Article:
Doing well by doing good - it is not necessarily a pipe dream

Numerous scary environmental and social phenomena and trends exist that are making increasingly more people conscious about their own role and responsibilities related not only to what kind of lifestyle and general conduct they pursue, but also to how their invested money is used. Of course, simply by acting as an open-minded, not easily brain-washed, and responsible consumer / worker / business person / citizen / parent, one can make some difference. Minding what kind of companies use the money we invest adds a new layer to this. It used to be the extra mile only few people were willing to walk, just one or two decades ago. Then, it was generally accepted that narrowing the choice from which one selects companies to invest in inevitably causes poorer returns for the investor. Therefore, one was deemed to be either a lunatic, or a saint to consider such 'non-business' factors as environmental impact, health effects of products and processes, labour practices and the like (Corporate Social Responsibility, or CSR is the term often used to summarize relevant factors here), when making investment decisions, ... or perhaps just dirty rich who can afford such a luxury.

As it has turned out since, green business and socially responsible corporate behaviour is not bad business at all. Hence, it is not a surprise that today Socially Responsible Investing (SRI) has been firmly established in many countries. It is a growing phenomenon in Canada as well. SRI stands on three main pillars (positive / negative screening, community investment, and shareholder activity) and it can be practiced in somewhat different forms, and with varying degrees of rigour. During the last few years, the plague of unethical behaviour, even in a much more traditional sense, has been revealed to be widely spread in many corporations. This revelation (in courts, in the media, in books, in ‘The Corporation’ movie, etc.) probably gave further push to the cause of ethical investing and pursuing corporate responsibility issues by both the public and increasingly more institutional investors.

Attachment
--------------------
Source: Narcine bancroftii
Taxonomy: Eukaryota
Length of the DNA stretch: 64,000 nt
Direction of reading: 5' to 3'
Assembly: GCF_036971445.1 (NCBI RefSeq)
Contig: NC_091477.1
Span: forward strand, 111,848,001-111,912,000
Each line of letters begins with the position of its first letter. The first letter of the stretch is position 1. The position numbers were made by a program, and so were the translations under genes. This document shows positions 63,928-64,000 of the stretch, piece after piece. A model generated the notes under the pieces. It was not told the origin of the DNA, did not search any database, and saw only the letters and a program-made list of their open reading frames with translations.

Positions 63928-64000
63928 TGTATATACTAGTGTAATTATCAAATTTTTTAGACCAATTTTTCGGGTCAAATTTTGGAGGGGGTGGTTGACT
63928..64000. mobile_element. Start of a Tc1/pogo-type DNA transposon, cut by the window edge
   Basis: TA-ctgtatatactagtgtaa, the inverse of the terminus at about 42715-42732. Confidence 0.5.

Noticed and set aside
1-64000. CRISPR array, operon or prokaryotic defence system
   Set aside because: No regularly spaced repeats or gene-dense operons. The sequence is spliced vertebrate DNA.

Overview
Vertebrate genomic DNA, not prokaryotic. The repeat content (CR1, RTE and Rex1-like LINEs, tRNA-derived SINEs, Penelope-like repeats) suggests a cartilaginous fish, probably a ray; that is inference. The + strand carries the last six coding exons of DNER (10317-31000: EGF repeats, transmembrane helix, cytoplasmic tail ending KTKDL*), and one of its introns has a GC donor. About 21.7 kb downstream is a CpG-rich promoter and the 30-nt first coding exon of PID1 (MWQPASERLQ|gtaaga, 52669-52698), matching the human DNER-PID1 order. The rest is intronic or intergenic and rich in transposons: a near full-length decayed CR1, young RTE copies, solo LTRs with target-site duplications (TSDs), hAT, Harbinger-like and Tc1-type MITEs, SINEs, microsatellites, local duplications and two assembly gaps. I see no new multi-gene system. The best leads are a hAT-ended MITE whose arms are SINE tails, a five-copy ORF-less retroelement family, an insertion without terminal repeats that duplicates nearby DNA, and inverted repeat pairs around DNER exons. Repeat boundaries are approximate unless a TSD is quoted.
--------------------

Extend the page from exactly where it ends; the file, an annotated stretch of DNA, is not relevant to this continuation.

For most people interested in SRI, there is sufficient choice available among the few dozen Canadian mutual funds with green / ethical / SRI mandates. For the purists who think that (some of) these funds are not fastidious enough when picking stocks, there is a more laborious way: picking their own choice and investing directly in companies or various community funds. For the majority though, who have relatively modest amounts to invest, and / or not much time and expertise to make those choices, mutual funds are still the better option, even if they are not perfect, especially in the eyes of these purists. Companies, like individuals, are (practically) never either ‘angels’ or ‘devils’, and they (usually) are responsive to demands of various stakeholders and constituencies. This is why, besides investing in a socially responsible way, we can exercise some positive impact on corporate behaviour as customers, cunsumers, employees, political activists, or simply as caring and enlightened parents as well. There are many opportunities, ... we each should find our own ways to have a positive influence on the future of our troubled planet and humanity.

Like I did with the topic of personal financial planning in general, I refer readers who want a comprehensive introduction to SRI to an external website, in this case that of the Social Investing Organization (SIO). My intention is that instead of trying to repeat what is already there to read, I continue incorporating SRI content regularly in my new series of newsletters.

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